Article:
recursive prcedure call : $T(n) = 2T\left ( \frac{n}{2} \right ) + O(1)$ => $T(n) = O(n)$

and for elements couting purpose $O(n)$ prior to the recursive call.

Total = $O(n)$

+1

yes, this link is also saying same thing .

I read these methods from a java book earlier , which says

1). sorted list to BST ==> O(n) .

2. sorted DLL to BST ==> O(n) .

And for such questions based on trees, always apply bottom up approach along with top down approach .

I read these methods from a java book earlier , which says

1). sorted list to BST ==> O(n) .

2. sorted DLL to BST ==> O(n) .

And for such questions based on trees, always apply bottom up approach along with top down approach .

0

Thanks !

Since we are calling the recursive function from a large span (say, start = 0 and end = n-1) and going down recursively calling itself again with smaller range. And finally if we hit a certain node in the linked list, we form a node (allocate a memory for the tree node with linked list node.data ) for the our tree. Although we are pluging linked list nodes in the tree from list start pointer, actual recursive calls are coming from top.

I think this approach is top down. other example : f(n) = f(n-1) + f(n-2) fibonacci recursive calling from n : which is top down. Above link, and many other sources are saying it as bottom up.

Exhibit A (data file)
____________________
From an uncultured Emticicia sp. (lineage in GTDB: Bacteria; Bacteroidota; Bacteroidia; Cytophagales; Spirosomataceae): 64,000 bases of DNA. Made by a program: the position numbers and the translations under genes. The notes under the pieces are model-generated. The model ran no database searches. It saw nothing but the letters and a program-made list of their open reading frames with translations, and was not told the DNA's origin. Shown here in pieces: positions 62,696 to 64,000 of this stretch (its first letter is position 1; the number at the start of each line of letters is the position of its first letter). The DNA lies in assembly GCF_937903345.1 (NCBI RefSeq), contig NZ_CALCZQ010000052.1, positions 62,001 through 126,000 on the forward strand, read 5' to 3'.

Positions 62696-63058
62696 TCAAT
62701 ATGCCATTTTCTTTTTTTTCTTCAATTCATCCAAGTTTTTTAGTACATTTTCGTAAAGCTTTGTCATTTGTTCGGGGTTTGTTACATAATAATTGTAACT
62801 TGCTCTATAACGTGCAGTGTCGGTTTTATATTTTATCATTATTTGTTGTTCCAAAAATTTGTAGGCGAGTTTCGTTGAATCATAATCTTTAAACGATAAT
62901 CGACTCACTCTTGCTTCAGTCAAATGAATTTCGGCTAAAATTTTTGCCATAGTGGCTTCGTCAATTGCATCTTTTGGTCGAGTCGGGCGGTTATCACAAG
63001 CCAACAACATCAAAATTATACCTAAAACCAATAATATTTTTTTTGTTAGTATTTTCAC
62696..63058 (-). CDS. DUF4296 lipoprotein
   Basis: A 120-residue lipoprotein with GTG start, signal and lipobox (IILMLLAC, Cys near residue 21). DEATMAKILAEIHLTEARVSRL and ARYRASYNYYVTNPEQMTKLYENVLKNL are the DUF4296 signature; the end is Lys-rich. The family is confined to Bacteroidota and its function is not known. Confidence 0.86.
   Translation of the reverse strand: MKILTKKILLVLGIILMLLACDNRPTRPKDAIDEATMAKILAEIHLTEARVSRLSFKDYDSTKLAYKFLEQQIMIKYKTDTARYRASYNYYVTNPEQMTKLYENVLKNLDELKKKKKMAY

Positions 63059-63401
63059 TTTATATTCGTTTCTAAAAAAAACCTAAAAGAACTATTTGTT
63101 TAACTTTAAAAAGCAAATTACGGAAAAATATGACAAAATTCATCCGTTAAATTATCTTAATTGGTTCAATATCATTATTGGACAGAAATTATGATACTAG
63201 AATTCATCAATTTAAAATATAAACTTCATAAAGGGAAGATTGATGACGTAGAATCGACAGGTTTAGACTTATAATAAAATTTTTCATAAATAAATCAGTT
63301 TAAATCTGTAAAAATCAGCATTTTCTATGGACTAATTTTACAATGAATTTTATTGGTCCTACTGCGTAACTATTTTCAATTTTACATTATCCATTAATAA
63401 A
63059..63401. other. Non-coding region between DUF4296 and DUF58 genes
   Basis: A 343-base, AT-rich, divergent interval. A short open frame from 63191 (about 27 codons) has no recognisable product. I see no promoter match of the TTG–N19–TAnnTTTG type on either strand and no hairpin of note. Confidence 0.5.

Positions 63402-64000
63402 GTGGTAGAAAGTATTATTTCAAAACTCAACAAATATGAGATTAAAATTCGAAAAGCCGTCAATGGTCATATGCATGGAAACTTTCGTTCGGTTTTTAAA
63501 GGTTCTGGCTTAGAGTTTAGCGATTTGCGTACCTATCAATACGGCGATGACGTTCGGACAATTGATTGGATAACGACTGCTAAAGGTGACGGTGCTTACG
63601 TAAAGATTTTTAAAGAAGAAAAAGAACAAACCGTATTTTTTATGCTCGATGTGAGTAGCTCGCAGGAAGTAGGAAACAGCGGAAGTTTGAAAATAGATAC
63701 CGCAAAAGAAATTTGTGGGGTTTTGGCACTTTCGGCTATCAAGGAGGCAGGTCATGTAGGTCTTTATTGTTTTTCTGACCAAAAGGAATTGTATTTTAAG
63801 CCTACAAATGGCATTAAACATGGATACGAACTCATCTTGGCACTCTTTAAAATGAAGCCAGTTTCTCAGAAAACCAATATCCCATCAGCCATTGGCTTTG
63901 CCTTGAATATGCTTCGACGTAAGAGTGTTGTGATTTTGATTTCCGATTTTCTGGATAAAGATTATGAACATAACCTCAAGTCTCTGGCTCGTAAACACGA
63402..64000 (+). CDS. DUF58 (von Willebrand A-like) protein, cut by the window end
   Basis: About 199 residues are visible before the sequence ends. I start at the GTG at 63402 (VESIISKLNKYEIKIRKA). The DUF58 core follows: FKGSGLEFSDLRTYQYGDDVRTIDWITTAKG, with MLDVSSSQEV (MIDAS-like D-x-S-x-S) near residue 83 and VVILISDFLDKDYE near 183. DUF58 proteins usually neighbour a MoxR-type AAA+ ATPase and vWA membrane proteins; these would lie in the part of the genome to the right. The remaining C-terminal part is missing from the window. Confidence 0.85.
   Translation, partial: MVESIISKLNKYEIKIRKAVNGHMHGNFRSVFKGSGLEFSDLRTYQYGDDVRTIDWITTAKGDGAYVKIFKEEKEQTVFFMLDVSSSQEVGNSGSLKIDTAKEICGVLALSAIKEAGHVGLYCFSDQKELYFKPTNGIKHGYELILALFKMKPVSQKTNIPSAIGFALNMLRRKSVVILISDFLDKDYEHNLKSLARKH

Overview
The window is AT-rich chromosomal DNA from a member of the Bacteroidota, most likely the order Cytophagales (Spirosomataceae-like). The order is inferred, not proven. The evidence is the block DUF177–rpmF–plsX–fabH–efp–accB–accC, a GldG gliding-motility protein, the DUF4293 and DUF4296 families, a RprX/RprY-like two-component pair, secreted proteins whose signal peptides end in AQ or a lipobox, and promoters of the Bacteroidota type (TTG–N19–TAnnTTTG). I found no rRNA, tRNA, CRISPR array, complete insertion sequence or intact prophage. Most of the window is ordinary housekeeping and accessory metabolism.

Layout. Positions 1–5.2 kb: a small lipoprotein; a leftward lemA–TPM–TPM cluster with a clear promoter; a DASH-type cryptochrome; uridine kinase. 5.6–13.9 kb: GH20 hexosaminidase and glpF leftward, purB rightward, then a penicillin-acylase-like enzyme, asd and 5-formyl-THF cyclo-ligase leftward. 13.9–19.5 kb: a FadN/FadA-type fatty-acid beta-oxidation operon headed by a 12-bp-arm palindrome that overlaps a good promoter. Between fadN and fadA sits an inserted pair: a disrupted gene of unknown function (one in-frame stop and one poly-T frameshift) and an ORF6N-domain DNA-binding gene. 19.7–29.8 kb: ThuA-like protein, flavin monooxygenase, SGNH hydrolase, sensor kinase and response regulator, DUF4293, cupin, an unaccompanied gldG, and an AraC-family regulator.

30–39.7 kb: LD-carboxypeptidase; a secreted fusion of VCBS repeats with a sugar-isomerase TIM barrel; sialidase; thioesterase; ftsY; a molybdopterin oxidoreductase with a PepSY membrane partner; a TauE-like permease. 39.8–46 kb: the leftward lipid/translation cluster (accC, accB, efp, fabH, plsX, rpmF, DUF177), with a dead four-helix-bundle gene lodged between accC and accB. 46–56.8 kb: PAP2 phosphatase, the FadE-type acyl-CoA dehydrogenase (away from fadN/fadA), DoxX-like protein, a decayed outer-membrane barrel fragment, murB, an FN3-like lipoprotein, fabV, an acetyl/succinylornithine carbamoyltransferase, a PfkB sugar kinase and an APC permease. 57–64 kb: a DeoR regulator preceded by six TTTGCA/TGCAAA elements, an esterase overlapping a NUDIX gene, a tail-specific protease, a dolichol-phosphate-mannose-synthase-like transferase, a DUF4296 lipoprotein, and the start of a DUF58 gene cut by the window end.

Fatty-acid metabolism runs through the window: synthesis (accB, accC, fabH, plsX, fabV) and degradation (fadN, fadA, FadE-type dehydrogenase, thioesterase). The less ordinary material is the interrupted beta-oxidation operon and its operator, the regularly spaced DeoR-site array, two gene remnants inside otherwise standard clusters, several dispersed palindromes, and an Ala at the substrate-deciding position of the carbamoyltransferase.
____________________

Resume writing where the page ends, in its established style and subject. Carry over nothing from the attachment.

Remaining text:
Could you please refer code for the bottom up approach ?

Since we are calling the recursive function from a large span (say, start = 0 and end = n-1) and going down recursively calling itself again with smaller range. And finally if we hit a certain node in the linked list, we form a node (allocate a memory for the tree node with linked list node.data ) for the our tree. Although we are pluging linked list nodes in the tree from list start pointer, actual recursive calls are coming from top.

I think this approach is top down. other example : f(n) = f(n-1) + f(n-2) fibonacci recursive calling from n : which is top down. Above link, and many other sources are saying it as bottom up.

Could you please refer code for the bottom up approach ?

+1

Yes, if we are calling from N, then it is top down . For bottom up, it must be using **tabulation technique**.

0

0

Your link says it all,

First make recursive calls until we get NULL.

Now , start from NULL , find parent , then right child by ` `

`parent->right = sortedListToBST(list, mid+1, end);`

`Hence, whole think works like left child -> parent -> right child .`

`I thought like this for BU .`

`I dont have my code as now now .`

0

eventually constructing from bottom ! ok ! fine !, but did we gave command from bottom ? no. We gave from entire span (start =0 ,end=n-1).

In fibonacci recursive also recursion starts from N , bounce back from f(0) or f(1) only and internally added to form subsolutions f(2),f(3).etc...

That's what we call Top down, according to me.

In fibonacci recursive also recursion starts from N , bounce back from f(0) or f(1) only and internally added to form subsolutions f(2),f(3).etc...

That's what we call Top down, according to me.